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Heidi I feel your pain to a point, I have SO much drama and while my mother is not hostile "yet" she is demanding and if your mother can care for herself for the most part I would suggest a Medicaid Asset Transfer/Spend down which includes a 5 year look back. It sounds like she is "all there" some of the time but part of the sickness she appears to have (dementia, etc.) is rapidly progressing. She will need at some point a place to live and be cared for. There is so many variations in the process of the disease and also the care and concern of a parent. I would speak to a Elder care attorney in person, speak of your situation and see what your options are. If she is placed in a nursing facility the cost after all her assets are exhausted will still need to be paid and some of the facilities cost $6,000 -12,000 per month (NOBODY) has that kind of money so you are stuck with keeping her and all the abuse which is not fair, unhealthy and I think I saw that you worked and to pay someone to sit with her comes more income and also trust. God Bless You I cant imagine yet I can to some degree of your situation.
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You tell the judge that you are incapable of being her guardian because of the unpredictable behavior she exhibits. You tell them that you want someone else to have the responsibility of making sure she's safe. You've done your best. It's time for someone else to make the decisions.
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I finally heard from my mom today about the guardian court date next week.

She wanted to know who called the cops and who was persecuting her. I told her I called the cops once because she wasn't turning on her AC during a heat wave and other stuff, so they checked on her to make sure she was OK.

She now tells me she wants me to be her guardian if it comes down to it. I didn't say anything. She went on about how she wants me to get her money and not the state or attorneys, etc. I really don't care. After burial and storage and whatever, after she dies, if we got $5,000 that would be massive from her. ($5,000 is nothing to sneeze at, and if I won it in the lottery I'd be thrilled, but with her, I don't know.)

She did a 180 turnaround from the last time I talked to her. All sweet and gentle and concerned, all while she was planning to fool the court that she was perfectly fine. I told her, if she wanted to be independent she'd best take some help like the Meals on Wheels.

I agreed to take her to court next week but I really don't want to be her guardian. It might sound like a betrayal to her, but she's been calling me a sneak, a liar, cruel, calculating, etc., for years. Plus the dramatic change in tone as she plots her great escape.

Then in the midst of that clarity, she told me she would have enough food if her neighbor's friend hadn't come in and stolen all these cans of soup she'd bought. Because this friend has a brother who likes chicken soup, so she had to steal it from my mom for him. I have no idea how these thoughts develop.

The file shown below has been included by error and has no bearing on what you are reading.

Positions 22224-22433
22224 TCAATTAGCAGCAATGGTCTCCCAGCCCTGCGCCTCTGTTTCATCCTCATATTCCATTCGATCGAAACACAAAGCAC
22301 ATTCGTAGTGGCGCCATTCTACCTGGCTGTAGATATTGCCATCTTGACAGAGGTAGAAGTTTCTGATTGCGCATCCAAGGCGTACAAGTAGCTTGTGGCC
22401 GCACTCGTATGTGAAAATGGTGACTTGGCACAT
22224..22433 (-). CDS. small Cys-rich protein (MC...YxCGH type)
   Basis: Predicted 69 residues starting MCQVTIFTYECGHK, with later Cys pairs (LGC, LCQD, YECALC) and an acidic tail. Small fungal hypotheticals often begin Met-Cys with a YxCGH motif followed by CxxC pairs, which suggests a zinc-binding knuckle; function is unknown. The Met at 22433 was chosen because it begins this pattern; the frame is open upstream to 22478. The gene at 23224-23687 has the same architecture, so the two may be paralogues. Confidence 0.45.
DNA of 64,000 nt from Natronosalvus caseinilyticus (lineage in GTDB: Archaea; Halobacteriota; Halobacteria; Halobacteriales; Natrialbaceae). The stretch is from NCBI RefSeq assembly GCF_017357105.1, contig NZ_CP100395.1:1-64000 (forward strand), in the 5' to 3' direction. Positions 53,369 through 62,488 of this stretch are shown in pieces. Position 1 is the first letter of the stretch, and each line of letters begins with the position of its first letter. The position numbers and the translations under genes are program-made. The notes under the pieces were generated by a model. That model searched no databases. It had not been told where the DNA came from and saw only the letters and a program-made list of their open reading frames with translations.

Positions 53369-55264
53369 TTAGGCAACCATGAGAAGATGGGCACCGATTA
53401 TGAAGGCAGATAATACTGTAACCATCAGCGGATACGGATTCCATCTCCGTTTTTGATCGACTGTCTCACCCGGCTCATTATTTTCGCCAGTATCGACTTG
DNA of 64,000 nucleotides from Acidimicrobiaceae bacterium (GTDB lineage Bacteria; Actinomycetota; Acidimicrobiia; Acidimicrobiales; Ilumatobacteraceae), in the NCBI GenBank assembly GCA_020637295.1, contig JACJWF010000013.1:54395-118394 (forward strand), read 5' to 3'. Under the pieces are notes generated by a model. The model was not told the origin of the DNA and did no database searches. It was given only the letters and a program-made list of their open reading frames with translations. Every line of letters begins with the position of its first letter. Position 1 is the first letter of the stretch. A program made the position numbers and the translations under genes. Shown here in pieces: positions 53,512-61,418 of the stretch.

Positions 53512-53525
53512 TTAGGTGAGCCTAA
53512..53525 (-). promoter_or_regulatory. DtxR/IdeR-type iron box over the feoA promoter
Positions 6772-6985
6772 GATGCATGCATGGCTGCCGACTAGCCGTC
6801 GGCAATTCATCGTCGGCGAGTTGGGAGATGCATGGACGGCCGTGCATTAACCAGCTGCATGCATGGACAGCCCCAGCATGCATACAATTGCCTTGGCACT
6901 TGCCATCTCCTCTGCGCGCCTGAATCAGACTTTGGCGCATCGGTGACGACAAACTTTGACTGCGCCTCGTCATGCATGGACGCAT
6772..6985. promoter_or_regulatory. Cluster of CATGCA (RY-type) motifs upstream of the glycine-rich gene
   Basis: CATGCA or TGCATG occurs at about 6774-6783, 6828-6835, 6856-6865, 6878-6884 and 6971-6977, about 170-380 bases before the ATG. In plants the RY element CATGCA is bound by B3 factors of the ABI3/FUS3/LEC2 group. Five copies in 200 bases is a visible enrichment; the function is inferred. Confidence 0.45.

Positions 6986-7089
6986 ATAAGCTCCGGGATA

I know she's plotting to be the great actress she thinks she is and fool the court into finding her capable. How can I even begin to explain I want no part of it anymore? If she were someone to be helped, I would be willing to do it, but for literally decades I've helped in many ways and it's just grief. I want no part of it anymore.
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I was feeling more guilty in the past but was thinking yesterday:
I've tried to help her.
My husband has tried to help her.
Her neighbors help her when they can.
I've brought up these matters to her doctor, to the police (by asking for wellness checks), calling Adult Protective Services. They've all tried to help.
I've taken time off, used vacation days (when I had them) and more to help her.

I suspect she's a severely depressed person and now it's just worse in a lot of ways due to the dementia setting in. She isn't happy about food, thinks she's either neglected or harassed. She's spiteful and negative. ... paranoid ... delusional.

I once read a quote that we're not responsible for the happiness of others. Sure we can do our thing because we want to be kind, etc., but it's not my job to make her happy. She's committed herself to being miserable.

Oddly I think that's what makes her happy! She then tries to flip her mood on me, accusing me of being spiteful or hating her. I just want peace is all!
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Heidi, I think your husband offers good insight. There does come a point at which we can't solve someone's else's problems and we have to find a way to accept the next best solution.

It isn't easy reaching this point though. It seems as though you've exhausted your efforts, and it's time to work on accepting that guilt is only going to affect you.
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GardenArtist, you make an interesting point. I've gotten bogged down in guilt, etc., and mention it to my husband, and he'll say something like, "Well, she told you not to call her anymore..." He admits he'd stop dealing with he. He's pointed it out that she's been offered help, including from us, in many forms, and she can't be happy about it or accept it, and instead she just stays bitter and angry and difficult.
I just sort of feel obligated because she's older and more frail, but I really want nothing to do with her anymore. If I never spoke to her again, I probably wouldn't care. She's been "gone" for many years already.
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Heidi, WindyRidge made an observation on another post. Men would not get trapped into caregiving responsibilities for someone ungrateful, nor would they stay in them.

There are differences in these kinds of situations between how men and women respond, as in other situations in which problem solving is required.

Women try to find solutions, and keep trying, and trying, and trying, sometimes getting trapped in the "trying" effort. Men assess and announce their conclusion and GENERALLY don't get sucked into hopeless situations.